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Ankylosing means fusing together, while spondylitis refers to inflammation of the vertebrae. Ankylosing spondylitis (AS) is a chronic, painful rheumatic disease which primarily involves the spine, but can affect other joints, tendons and ligaments, as well as the eyes, lungs, and heart. It is a form of arthritis. What happens to individuals with AS is that the tendons and ligaments which attach to the bone become inflamed, leading to some bone erosion. After the inflammation subsides, the bone heals and some new bone grows, restricting movement. With time, the bones of the spine can fuse together or the spine can become curved (see kyphosis, scoliosis, and kyphoscoliosis).

AS typically strikes between the mid teens and the early thirties. It is three times more common among males than females, and women's symptoms are milder and harder to diagnose. In men, AS tends to be centred in the spine and pelvis; in women, the pelvis, hips, wrists, and ankles; in children, hips, knees, and ankles. The symptoms of AS are slow and gradual onset of back pain and stiffness, early morning stiffness and pain, and particularly persistence of these symptoms for more than three months. So it's slow, steady, gradual, and chronic, not something that comes quickly or in short sporadic attacks.

AS is not life-threatening and can usually be managed effectively, though living with chronic pain is of course difficult. The main treatment for AS are non-steroidal anti-inflammatory drugs (NSAIDs) taken orally to reduce inflammation and relieve pain and stiffness. Regular exercise and being careful of body posture and position will help control the effects of the disease, while keeping the spine immobile, for example with a brace, is contraindicated.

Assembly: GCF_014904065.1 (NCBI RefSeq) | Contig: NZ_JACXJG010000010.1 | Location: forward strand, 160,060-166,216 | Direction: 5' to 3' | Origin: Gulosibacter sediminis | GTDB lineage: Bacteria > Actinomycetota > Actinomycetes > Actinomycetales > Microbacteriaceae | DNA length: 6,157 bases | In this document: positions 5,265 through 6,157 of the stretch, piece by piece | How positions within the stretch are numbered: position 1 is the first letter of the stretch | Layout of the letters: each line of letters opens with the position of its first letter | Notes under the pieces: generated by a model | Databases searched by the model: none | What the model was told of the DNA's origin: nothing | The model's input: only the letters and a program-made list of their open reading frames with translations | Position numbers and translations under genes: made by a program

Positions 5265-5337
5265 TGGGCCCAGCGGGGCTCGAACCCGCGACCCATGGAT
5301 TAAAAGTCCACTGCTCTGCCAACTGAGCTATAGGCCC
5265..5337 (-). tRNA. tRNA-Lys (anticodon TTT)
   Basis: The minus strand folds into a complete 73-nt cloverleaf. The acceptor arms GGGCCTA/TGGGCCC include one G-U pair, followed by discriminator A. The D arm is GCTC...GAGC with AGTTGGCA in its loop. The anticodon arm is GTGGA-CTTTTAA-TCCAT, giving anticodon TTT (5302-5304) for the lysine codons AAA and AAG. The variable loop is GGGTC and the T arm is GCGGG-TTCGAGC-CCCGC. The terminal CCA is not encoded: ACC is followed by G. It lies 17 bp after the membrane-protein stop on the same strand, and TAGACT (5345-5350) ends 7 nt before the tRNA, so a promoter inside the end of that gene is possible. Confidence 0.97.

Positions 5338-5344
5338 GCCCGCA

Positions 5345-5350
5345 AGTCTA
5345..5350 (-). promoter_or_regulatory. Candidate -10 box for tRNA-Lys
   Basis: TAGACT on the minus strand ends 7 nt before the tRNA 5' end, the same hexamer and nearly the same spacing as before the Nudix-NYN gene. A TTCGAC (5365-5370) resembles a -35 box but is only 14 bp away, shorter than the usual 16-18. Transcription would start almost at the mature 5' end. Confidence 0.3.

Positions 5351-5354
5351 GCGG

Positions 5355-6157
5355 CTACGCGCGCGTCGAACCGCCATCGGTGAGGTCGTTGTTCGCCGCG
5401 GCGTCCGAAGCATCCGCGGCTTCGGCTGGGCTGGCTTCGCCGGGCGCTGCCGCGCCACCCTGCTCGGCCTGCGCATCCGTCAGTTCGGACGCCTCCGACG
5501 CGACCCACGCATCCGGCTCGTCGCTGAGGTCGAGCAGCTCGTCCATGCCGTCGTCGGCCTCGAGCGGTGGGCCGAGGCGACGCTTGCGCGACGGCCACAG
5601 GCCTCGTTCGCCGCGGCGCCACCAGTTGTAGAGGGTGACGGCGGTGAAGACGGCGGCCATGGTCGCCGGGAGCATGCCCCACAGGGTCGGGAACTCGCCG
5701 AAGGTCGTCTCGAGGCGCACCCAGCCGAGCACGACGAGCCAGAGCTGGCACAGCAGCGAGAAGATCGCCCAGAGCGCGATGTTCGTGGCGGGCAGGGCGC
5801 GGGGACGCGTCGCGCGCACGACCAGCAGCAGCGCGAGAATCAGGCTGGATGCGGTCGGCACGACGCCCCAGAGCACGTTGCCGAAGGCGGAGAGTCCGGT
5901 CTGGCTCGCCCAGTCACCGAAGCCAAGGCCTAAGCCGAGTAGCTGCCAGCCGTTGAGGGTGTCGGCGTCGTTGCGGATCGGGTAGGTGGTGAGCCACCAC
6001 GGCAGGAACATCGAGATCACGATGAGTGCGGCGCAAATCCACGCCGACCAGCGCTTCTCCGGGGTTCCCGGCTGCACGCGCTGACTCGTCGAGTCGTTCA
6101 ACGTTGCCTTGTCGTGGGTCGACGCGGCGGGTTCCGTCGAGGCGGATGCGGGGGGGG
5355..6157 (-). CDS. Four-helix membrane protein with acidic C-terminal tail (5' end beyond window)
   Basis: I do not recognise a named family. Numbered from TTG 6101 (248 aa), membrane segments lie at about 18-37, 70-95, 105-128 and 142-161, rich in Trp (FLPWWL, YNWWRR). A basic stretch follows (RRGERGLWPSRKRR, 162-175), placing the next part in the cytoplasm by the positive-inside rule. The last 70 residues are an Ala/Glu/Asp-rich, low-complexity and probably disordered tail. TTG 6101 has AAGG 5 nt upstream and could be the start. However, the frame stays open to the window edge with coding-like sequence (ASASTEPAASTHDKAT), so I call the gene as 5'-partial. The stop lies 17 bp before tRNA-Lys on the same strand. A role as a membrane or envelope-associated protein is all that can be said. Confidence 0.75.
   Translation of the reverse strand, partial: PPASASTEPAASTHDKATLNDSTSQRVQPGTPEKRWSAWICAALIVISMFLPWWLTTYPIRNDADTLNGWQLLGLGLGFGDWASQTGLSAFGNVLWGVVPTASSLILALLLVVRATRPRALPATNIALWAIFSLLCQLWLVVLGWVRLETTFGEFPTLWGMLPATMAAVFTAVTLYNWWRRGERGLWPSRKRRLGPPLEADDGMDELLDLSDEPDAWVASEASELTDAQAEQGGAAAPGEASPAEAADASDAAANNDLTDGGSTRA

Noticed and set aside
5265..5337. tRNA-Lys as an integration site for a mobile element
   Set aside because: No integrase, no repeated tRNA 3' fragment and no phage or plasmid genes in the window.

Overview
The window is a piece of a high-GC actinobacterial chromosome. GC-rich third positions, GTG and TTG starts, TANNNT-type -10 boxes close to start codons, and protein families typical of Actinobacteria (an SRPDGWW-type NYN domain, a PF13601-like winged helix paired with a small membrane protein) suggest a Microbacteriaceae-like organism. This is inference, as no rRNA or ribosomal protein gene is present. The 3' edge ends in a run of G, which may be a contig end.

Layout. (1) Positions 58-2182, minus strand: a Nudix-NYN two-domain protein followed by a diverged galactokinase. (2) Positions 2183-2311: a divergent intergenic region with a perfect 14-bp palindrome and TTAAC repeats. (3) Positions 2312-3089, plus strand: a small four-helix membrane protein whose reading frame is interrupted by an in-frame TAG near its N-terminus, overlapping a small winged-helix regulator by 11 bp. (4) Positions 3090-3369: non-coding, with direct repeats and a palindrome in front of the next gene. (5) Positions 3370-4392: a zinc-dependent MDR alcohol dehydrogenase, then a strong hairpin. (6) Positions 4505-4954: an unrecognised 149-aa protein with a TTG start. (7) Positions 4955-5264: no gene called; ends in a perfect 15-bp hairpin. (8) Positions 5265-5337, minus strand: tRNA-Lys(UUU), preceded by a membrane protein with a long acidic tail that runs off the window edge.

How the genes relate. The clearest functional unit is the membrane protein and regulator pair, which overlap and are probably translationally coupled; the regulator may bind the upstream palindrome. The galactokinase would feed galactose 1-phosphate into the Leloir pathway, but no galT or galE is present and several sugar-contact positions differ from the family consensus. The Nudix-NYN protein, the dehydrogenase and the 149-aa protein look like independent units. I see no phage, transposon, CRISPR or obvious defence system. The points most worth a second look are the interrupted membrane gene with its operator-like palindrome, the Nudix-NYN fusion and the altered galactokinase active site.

The cause of AS is not yet known, but there does seem to be a genetic marker, a gene called HLA-B27, which almost all AS sufferers have. It can be passed on to offspring, but only about 15% of those who inherit the gene will actually develop AS. AS affects about 1% of the American population, and is more common among whites than blacks.

My brother developed AS about twenty years ago, in his mid-twenties. Because of his AS, his spine is now fused and he has had cataract surgery. He moves awkwardly, but he does move! He continues to garden, ride his bike, play ultimate frisbee, go kayaking in Belize, and do all the other things that he normally did, just more slowly and carefully. He has learned to manage his condition quite well, as do most people with this disease.

There are a number of good websites on AS which I drew on in my research. They include:

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